“Well, here's hoping that literally none of the things in this story come to pass.” Just what is Jordan Runder of The Dallas Morning News so optimistic about? It’s the news that “Oof: New editor in chief takes Texas Monthly in a ‘lifestyle’ direction,” as Chase Hoffberger of the Austin Chronicle tweets it. Lyz Lenz reported yesterday in the Columbia Journalism Review that Tim Taliaferro “plans to pull back from the kind of longform and political coverage that gave the title a national profile to focus instead on lifestyle coverage, website enhancements, and a live-events business.” Since the “real bummer of a story” (as Kevin O’Keeffe of Mic puts it) was released, Taliaferro responded with a note to readers, particularly those who seemed alarmed/confused/dumbfounded by this point, tweeted by Ciara O’Rourke: “Of his plans to scale back local political coverage, he says, ‘Texans don’t care about politics.’” As he explains in the note, “Texans care about politics, yes, but they also want to know about barbecue. And energy. And music. And football.” Will that change minds? Siddhartha Mahanta of The Atlantic says, “This explains nothing.” But let’s end with the words of Evan Smith, former editor in chief of the Texas Monthly and now CEO of the Texas Tribune. As Joshua Benton of Neiman Lab tweets, here's how the original article concludes: "When asked for comment on Taliaferro’s vision, former Texas Monthly e-i-c Evan Smith...replied simply, 'Nah.'"
“Lots to unpack here,” tweets Daniel Flitton of The Age. "'America First' orthodoxy that sees Russia as an ally and Australia as a punching bag." He’s referring to I didn’t think I’d ever leave the CIA. But because of Trump, I quit, the widely shared (32,000+ shares) piece by Edward Price in the Washington Post, which prompted Ron Fournier of Crain’s Detroit Business and The Atlantic to wonder, “How many more patriots will quit?” Says Kurt Eichenwald of Newsweek, “Anyone who cares about reality in the era of Trump must read this and watch this video.”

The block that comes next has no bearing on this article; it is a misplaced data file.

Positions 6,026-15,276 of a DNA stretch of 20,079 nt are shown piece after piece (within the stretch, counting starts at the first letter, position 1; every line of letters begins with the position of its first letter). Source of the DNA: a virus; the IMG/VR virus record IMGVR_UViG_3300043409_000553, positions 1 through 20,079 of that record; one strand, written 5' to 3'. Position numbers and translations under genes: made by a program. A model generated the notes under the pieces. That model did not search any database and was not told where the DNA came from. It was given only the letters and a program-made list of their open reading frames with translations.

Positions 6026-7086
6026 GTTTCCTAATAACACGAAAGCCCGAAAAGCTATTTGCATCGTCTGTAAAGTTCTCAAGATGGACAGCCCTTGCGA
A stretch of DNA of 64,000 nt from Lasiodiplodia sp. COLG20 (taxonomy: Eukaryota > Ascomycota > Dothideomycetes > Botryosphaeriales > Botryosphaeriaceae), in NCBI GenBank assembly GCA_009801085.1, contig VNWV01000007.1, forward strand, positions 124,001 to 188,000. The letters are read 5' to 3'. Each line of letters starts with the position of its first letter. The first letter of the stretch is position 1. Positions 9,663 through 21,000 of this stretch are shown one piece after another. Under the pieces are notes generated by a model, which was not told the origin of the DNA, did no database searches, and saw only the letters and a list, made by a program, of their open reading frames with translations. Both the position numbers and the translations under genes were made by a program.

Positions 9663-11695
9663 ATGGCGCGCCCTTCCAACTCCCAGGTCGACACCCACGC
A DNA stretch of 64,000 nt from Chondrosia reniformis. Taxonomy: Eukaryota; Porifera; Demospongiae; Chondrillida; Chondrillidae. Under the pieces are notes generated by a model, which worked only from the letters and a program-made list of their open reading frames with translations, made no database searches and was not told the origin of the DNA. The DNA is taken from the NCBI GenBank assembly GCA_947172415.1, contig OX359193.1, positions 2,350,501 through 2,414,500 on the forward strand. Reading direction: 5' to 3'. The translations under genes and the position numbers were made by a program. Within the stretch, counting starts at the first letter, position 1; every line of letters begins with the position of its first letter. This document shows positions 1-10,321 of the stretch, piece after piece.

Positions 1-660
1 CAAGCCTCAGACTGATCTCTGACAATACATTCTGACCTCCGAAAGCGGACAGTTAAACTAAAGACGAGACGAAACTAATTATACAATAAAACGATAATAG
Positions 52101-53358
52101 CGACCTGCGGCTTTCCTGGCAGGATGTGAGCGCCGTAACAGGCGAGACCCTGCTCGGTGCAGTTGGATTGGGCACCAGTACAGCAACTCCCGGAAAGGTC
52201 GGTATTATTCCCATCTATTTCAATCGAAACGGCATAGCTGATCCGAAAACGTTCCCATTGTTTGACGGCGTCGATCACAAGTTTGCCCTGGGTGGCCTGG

ThinkProgress’s Judd Legum is referring you to Tim O’Brien’s story for Bloomberg News, Trump Can't Seem to Shake Those Russia Problems. As O’Brien tweets, “Things you may want to know about Trump, Russia, Felix Sater, Putin and epically bad judgment,” and “That time my lawyers deposed Trump about Felix Sater and about organized crime.” If Legum hasn’t convinced you, then “Come for the Sater history,” says Maggie Haberman of The New York Times.
“You never stopped teaching us, even when it came to your own mortality,” Jim Brady of ESPN says, of the news that journalist Steve Buttry died of pancreatic cancer on February 19 at the age of 62. “Every journalist's dear friend @stevebuttry has died,” tweets Jeff Jarvis. “Sigh. RIP Steve Buttry, a model journalist and journalism thinker, teacher and communicator,” adds John McQuaid. “Such sad news,” tweets Abigail Edge, in a sentiment similar to many others shared on Twitter today. “I didn't know @stevebuttry, but his insightful blog and varied career were an inspiration.” Jerry Ceppos says, “If you haven't already, read the final Buttry Diary--Steve's obituary, written by Steve. Read it at: http://bit.ly/2lA7PyN.”
“Remarkable @BySheilaKaplan report on the families hurt by homeopathic teething remedies," tweets Dylan Scott of STAT of his colleague Sheila Kaplan’s report that “while FDA investigated, hundreds of babies were hurt by homeopathic teething remedies.” Adds STAT’s Jason Ukman, “This is why FOIA matters.”
“‘We are afforded the freedom of speech but there is no freedom from the consequences of what we say.’ Roxanne Gay.” Sara Sarasohn (formerly of NPR) tweets this quote from Gay’s piece (17,000+ shares) about Simon & Schuster cancelling Milo Yiannopoulos’s book contract.
"Carbon emissions rules for power plants, waters of US rule could be targeted as early as this week. Buckle up," warns Elizabeth Dunbar of Minnesota Public Radio, linking to Steven Mufson's piece in the Washington Post, Trump to roll back Obama’s climate, water rules through executive action.
“The usual contacts between a presidential campaign and foreign officials will fall under great scrutiny in 2020,” tweets Andy Metzger of State House News Service. This comes in reaction to Matthew Rosenberg’s story in The New York Times that Russian officials are contradicting Trump about whether or not his campaign had contact with Russia.
Meanwhile, Trump's aides don't want to admit the President is golfing, writes Dan Merica of CNN. Or as CNN’s Jim Sciutto observes, “Another headline from the alternate universe.”